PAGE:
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J Pain Symptom Manage. 2016 Oct;52(4):533-538. doi: 10.1016/j.jpainsymman.2016.07.003. Epub 2016 Aug 9.

High Levels of Geriatric Palliative Care Needs in Hip Fracture Patients Before the Hip Fracture.

Author information

Division of Geriatrics, Department of Medicine, University of California, San Francisco (UCSF), San Francisco, California, USA; Jewish Home of San Francisco Center for Research on Aging, San Francisco, California, USA. Electronic address:
Icahn School of Medicine at Mount Sinai, New York, New York and the James J Peters VA Medical Center, Bronx, New York, USA.
Division of Geriatrics, Department of Medicine, University of California, San Francisco (UCSF), San Francisco, California, USA; Veterans Affairs Medical Center, San Francisco, California, USA.
Department of Physiological Nursing, UCSF, San Francisco, California, USA.



Most hip fracture care models are grounded in curative models where the goal is to return the patient to independent function. In many instances, however, hip fractures contribute to continued functional decline and mortality. Although the negative impact of hip fractures is appreciated once they have occurred, what is less understood is what proportion of older adults have high illness burden before experiencing hip fracture and might benefit from geriatric palliative care.


Using data from the Health and Retirement Study linked to Medicare claims (January 1992 through December 2010), we sought to understand the extent of premorbid illness burden before hip fracture.


Characteristics were based on the interview before hip fracture. Features used to indicate need for geriatric palliative care included evidence of functional and medical vulnerability, pain, and depression.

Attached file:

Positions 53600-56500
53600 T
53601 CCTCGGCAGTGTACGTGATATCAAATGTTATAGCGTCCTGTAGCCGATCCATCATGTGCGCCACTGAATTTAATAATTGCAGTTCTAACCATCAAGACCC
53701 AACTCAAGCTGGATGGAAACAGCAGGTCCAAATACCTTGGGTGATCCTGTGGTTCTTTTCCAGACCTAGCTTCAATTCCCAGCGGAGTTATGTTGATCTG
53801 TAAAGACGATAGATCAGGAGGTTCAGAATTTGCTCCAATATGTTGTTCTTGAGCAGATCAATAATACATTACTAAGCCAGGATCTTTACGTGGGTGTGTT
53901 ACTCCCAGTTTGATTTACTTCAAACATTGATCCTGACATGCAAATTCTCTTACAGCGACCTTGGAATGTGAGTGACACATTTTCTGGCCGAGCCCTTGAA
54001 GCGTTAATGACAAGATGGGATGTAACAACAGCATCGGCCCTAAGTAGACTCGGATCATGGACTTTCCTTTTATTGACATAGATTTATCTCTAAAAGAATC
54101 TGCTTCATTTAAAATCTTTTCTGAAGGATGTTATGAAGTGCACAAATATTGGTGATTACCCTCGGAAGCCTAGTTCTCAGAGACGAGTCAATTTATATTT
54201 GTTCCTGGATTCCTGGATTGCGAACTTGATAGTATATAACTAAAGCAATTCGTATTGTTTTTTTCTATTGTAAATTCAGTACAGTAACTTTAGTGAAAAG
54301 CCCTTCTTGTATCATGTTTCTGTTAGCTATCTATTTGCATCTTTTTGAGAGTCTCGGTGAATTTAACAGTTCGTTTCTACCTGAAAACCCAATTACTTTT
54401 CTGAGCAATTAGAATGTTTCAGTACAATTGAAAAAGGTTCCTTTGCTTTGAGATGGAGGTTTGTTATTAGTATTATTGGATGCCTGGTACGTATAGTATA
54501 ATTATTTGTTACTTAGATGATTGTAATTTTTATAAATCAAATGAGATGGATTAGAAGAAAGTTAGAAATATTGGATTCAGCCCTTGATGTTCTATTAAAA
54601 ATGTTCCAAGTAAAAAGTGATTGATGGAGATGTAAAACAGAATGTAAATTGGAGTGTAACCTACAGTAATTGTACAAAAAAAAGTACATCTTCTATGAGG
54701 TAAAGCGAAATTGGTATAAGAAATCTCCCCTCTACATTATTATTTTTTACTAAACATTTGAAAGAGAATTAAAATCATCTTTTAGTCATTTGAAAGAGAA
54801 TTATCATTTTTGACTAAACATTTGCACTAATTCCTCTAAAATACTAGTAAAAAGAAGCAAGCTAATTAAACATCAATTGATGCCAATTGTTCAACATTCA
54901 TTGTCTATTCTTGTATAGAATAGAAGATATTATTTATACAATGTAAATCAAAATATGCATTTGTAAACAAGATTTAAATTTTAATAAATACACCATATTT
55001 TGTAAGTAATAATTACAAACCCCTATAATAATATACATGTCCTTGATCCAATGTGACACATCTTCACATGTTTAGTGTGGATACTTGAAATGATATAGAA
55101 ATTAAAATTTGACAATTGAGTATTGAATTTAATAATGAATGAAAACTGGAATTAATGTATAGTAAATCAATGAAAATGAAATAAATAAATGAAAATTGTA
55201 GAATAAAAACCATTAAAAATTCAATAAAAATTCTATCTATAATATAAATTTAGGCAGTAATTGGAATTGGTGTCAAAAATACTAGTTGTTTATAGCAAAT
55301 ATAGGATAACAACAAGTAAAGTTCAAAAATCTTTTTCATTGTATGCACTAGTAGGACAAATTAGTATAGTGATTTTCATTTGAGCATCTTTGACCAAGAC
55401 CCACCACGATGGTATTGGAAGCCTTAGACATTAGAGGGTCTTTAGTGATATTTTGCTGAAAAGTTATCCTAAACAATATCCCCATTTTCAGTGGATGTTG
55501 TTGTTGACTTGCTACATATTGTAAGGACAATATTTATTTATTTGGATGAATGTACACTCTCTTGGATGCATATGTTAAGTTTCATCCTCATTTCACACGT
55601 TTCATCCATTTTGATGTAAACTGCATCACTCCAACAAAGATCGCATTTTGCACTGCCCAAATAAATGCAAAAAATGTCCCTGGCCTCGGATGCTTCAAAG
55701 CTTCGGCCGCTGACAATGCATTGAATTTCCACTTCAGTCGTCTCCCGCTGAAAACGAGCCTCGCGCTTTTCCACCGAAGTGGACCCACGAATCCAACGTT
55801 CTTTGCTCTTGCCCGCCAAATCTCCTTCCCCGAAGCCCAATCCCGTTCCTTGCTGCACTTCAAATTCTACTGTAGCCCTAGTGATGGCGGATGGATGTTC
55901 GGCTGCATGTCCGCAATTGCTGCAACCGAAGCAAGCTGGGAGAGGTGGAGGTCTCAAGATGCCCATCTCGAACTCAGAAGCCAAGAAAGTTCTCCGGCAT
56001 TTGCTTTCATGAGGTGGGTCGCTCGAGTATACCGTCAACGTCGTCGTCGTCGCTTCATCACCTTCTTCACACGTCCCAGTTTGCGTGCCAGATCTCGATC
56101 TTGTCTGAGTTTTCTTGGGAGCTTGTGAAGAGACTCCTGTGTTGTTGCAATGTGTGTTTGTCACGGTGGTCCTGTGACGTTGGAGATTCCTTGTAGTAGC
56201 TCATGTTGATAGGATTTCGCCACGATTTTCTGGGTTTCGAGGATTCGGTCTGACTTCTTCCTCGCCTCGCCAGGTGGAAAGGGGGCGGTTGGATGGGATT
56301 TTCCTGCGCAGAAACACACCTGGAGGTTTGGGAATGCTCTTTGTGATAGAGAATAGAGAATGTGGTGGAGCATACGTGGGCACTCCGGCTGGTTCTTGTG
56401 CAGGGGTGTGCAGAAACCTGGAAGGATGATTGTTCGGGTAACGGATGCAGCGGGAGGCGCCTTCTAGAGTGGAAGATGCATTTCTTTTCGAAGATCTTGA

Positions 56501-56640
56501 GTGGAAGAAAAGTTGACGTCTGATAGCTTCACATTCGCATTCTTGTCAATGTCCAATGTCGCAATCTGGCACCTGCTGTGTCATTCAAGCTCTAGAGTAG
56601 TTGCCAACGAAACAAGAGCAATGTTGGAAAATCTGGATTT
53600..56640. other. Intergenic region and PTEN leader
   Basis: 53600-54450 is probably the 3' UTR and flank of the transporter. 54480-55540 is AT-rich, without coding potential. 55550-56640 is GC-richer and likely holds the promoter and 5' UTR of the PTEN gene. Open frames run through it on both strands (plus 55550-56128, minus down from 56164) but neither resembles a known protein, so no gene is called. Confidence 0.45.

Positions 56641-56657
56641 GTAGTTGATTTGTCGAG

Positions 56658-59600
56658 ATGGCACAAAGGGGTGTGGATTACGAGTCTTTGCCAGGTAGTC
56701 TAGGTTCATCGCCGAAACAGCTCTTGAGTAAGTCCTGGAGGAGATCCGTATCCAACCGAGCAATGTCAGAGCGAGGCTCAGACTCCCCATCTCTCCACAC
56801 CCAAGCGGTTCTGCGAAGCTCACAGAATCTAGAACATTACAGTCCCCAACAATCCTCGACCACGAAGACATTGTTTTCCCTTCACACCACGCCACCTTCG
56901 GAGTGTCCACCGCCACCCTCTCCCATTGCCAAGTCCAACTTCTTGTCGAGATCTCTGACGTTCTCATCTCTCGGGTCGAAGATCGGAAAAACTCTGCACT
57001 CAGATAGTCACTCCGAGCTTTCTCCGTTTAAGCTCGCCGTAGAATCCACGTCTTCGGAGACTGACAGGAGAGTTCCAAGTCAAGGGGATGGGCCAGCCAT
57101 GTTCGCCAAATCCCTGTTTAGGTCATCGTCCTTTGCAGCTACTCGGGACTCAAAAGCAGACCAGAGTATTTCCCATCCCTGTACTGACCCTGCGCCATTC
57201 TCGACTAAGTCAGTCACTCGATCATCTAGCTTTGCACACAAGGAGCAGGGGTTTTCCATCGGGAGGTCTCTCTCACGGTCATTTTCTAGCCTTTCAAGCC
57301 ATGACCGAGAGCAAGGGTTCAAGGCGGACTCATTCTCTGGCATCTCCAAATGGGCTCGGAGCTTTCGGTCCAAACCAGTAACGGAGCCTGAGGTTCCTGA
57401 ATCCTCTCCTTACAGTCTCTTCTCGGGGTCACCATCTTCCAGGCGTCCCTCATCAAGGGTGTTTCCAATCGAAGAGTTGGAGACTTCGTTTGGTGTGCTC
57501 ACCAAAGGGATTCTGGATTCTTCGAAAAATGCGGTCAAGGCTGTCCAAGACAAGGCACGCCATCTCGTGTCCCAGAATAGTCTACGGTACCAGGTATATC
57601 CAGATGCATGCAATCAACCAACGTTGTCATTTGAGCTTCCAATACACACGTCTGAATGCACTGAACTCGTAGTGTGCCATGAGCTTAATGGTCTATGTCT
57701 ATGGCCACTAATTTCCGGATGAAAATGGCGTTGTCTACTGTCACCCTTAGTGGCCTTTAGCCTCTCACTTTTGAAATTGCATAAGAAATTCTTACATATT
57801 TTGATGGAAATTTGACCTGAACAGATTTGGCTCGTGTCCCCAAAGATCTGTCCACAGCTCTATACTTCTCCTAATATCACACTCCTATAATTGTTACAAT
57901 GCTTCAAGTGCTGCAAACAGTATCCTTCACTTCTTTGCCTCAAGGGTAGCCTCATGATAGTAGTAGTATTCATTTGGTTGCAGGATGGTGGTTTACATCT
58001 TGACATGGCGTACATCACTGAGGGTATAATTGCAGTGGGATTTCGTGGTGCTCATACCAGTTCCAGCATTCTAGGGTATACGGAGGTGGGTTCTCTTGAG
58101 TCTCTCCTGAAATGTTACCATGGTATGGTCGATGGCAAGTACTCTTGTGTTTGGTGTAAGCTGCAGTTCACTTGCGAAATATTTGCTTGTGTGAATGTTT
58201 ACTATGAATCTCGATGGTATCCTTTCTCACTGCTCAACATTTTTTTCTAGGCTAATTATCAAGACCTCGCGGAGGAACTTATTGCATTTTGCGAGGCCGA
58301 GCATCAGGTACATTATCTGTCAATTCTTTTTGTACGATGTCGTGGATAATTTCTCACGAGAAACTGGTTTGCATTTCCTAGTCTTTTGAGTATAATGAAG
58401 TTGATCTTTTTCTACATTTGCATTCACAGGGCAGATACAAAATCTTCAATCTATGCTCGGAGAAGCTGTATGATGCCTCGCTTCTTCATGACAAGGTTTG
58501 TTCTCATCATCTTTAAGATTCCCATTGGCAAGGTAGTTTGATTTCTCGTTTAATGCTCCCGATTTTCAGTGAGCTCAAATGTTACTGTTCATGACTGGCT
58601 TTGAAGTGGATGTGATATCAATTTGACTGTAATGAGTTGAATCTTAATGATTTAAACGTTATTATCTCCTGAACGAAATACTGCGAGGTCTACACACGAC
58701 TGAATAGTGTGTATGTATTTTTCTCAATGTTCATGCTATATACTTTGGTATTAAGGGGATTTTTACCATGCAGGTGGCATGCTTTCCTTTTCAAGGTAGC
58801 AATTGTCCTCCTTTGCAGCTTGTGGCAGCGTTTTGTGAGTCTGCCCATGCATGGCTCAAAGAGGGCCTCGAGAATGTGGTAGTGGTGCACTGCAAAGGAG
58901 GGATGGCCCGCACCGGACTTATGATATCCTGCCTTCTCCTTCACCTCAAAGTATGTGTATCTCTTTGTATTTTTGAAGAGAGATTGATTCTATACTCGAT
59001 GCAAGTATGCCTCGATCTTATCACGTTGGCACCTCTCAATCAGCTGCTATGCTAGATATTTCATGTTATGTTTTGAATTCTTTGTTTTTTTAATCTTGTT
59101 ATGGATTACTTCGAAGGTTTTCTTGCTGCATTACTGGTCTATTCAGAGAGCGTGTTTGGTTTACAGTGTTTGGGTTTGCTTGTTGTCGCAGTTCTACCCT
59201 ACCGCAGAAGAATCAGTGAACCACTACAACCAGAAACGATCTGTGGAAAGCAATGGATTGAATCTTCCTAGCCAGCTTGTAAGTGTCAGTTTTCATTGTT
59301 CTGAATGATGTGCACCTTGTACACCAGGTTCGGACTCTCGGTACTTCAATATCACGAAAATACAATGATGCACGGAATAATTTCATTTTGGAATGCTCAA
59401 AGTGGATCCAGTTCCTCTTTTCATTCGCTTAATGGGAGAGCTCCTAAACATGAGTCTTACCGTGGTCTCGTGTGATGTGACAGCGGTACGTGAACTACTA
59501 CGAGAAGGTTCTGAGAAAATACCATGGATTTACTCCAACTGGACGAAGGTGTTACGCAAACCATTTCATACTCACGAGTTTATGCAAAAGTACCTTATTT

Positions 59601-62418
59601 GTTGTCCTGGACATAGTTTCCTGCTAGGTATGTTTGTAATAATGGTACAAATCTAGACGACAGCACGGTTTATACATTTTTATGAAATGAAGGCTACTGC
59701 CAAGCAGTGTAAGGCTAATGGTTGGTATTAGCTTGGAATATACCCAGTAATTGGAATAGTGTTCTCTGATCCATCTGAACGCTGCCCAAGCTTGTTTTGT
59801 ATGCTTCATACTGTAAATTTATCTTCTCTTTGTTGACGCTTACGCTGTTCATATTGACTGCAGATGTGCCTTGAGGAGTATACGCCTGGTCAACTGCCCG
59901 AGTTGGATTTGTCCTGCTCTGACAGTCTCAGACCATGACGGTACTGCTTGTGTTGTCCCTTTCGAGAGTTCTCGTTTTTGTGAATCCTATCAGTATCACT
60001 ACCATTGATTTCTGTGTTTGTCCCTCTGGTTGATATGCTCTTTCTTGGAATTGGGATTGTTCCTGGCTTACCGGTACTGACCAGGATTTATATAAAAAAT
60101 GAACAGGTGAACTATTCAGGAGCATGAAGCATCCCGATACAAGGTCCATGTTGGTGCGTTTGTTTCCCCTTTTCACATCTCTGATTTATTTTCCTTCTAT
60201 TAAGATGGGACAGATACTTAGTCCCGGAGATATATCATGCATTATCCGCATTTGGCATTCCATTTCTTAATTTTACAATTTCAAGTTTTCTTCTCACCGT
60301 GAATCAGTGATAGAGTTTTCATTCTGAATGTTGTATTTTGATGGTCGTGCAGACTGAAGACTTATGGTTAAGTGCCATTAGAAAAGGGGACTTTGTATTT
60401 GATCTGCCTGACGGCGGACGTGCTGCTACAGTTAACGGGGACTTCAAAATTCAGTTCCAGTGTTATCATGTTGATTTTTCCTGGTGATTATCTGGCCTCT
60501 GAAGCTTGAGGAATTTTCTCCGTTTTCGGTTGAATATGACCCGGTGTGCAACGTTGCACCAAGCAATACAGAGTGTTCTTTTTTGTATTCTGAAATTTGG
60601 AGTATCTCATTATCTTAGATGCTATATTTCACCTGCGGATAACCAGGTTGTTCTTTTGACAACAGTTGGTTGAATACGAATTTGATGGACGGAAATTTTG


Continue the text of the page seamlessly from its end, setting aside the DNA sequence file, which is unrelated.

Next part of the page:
Eight hundred fifty-six older adults who experienced a hip fracture were compared to 851 age-, gender-, and race-matched controls. Older adults with hip fractures had significantly more premorbid functional vulnerability (activities of daily living dependent 25.7% vs. 16.1% [P < 0.001]; dementia 16.2% vs. 7.3% (P < 0.001); use of helpers 41.2% vs. 28.7% [P < 0.001]). They also experienced more medical vulnerability (multimorbidity 43% vs. 29.8% [P < 0.001]; high health care utilization 30.0% vs. 20.9% [P < 0.001]; and poor prognosis 36.1% vs. 25.4% [P < 0.001] in controls). There was no difference in premorbid pain and depression between subsequent hip fracture patients and controls.


A significant proportion of older adults have evidence of functional and medical vulnerability before hip fracture. For these individuals, integration of geriatric palliative care may be particularly important for optimizing quality of life and addressing the high morbidity experienced by this population.


Hip fracture; geriatric palliative care; multimorbidity

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